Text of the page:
Since the Brexit referendum in June 2016, which asked the British electorate whether they wanted to remain part of the European Union or leave it, the U.K. has been left with the same question that much of the U.S. has been left with since the 2016 election: What happened? Into this morass wades Brexit, an Adam McKay–esque fact-based drama that looks at the machinations of the campaign backrooms.
Writer James Graham, a theatrical wunderkind who made his reputation by creating compelling drama out of such unlikely subjects as parliamentary procedure, is less of a polemicist than McKay. Rather than argue one side or the other, he has focused on process, putting Dominic Cummings (Benedict Cumberbatch), the official Leave campaign’s maverick director, at the center of the story.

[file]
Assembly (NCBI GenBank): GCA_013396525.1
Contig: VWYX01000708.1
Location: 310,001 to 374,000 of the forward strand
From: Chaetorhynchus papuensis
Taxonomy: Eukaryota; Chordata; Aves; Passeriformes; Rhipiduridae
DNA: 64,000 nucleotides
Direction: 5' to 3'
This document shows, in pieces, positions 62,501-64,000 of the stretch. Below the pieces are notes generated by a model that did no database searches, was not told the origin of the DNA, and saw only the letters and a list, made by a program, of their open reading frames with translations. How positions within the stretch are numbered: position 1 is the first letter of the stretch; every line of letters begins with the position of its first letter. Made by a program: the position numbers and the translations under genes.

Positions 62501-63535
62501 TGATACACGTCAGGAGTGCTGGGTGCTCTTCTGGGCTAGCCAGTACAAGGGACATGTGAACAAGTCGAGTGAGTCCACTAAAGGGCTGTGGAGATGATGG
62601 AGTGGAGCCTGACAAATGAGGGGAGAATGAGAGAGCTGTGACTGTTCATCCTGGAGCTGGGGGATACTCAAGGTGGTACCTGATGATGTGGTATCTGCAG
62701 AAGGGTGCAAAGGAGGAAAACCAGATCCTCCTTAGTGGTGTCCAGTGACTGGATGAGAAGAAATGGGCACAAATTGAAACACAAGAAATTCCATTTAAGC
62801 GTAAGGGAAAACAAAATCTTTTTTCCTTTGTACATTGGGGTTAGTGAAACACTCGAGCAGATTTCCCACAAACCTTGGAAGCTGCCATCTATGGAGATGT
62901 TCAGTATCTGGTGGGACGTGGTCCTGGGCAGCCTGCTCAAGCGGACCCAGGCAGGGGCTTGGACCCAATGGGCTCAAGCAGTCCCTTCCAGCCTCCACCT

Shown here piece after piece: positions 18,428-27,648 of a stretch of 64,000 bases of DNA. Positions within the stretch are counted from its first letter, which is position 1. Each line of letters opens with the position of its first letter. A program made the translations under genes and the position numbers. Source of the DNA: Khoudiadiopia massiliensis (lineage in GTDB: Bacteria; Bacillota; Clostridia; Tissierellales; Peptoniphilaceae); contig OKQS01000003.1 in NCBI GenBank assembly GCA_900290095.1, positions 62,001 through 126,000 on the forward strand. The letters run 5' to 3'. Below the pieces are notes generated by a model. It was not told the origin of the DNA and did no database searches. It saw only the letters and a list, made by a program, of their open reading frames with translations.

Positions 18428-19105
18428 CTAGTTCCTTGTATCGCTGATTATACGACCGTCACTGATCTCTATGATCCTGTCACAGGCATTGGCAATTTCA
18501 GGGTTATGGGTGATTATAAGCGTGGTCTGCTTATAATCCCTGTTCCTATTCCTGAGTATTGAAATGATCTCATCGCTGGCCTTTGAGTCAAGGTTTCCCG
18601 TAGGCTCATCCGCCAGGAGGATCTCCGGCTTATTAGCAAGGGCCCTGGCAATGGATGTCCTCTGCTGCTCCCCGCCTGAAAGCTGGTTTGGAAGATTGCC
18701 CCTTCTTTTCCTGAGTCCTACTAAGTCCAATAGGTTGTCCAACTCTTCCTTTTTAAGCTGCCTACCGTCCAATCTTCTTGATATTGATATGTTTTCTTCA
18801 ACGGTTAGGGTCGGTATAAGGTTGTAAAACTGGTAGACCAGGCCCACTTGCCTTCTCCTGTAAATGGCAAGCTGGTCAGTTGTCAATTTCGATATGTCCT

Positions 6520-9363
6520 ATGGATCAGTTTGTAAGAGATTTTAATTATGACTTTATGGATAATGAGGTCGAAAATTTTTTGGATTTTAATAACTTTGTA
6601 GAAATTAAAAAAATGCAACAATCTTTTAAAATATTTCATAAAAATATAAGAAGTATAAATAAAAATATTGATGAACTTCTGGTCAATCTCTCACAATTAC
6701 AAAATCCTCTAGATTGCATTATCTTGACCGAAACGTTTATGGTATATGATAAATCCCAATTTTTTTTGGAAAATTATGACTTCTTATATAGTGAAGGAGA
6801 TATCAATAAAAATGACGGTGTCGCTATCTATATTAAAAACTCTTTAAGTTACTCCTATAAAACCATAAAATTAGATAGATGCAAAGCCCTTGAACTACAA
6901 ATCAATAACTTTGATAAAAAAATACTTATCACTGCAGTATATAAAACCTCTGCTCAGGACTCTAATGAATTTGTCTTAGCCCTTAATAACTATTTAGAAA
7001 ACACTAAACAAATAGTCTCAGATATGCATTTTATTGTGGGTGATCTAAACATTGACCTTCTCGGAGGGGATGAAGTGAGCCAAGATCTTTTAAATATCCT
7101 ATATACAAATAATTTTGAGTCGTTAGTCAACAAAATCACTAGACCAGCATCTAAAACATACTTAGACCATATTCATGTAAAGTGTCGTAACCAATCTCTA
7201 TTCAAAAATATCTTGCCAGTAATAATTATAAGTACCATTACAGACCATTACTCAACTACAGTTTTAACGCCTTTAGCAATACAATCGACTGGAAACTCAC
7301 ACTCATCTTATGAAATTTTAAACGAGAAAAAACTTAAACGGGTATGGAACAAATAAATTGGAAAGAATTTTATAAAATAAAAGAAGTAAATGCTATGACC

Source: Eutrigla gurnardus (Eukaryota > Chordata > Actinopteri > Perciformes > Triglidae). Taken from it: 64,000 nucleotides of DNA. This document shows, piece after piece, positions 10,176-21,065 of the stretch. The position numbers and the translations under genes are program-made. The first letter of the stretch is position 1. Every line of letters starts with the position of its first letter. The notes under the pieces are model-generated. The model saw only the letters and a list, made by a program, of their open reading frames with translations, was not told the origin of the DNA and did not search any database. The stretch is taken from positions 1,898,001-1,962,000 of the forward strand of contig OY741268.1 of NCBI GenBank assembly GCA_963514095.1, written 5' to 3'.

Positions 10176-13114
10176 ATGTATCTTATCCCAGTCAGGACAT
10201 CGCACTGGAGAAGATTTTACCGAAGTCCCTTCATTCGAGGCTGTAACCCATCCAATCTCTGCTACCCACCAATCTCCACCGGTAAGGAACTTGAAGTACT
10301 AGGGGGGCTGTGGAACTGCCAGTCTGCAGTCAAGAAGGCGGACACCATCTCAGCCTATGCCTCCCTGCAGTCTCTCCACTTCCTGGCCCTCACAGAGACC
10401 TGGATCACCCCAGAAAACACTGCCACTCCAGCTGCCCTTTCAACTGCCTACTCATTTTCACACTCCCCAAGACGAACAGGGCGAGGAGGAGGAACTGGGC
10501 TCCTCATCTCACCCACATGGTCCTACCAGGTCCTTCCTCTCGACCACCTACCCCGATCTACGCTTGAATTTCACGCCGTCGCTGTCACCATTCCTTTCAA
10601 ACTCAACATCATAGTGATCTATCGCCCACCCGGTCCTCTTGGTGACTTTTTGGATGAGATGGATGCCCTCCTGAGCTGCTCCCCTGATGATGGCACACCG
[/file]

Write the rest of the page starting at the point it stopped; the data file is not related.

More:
Dominic Cummings (Benedict Cumberbatch)
The depiction of Cummings as a rather Zuckerbergian figure impatient with lesser intellects (everyone) and an evangelist for big data and algorithms over messy human intuition is widely perceived as accurate. (A former Leave campaign volunteer described Cummings as “a man who liked to write 8,000-word blogs about how stupid everyone else is.”) The movie’s depiction of the effectiveness of Cummings’ ideas is similarly accurate: All of Vote Leave’s most persuasive (if sometimes misleading) messages, from the slogan “Take back control” to a campaign bus bearing an ad promising £350 million per week for the National Health Service once Britain is no longer contributing to the EU’s finances, are accurately presented as Cummings’ brainchildren.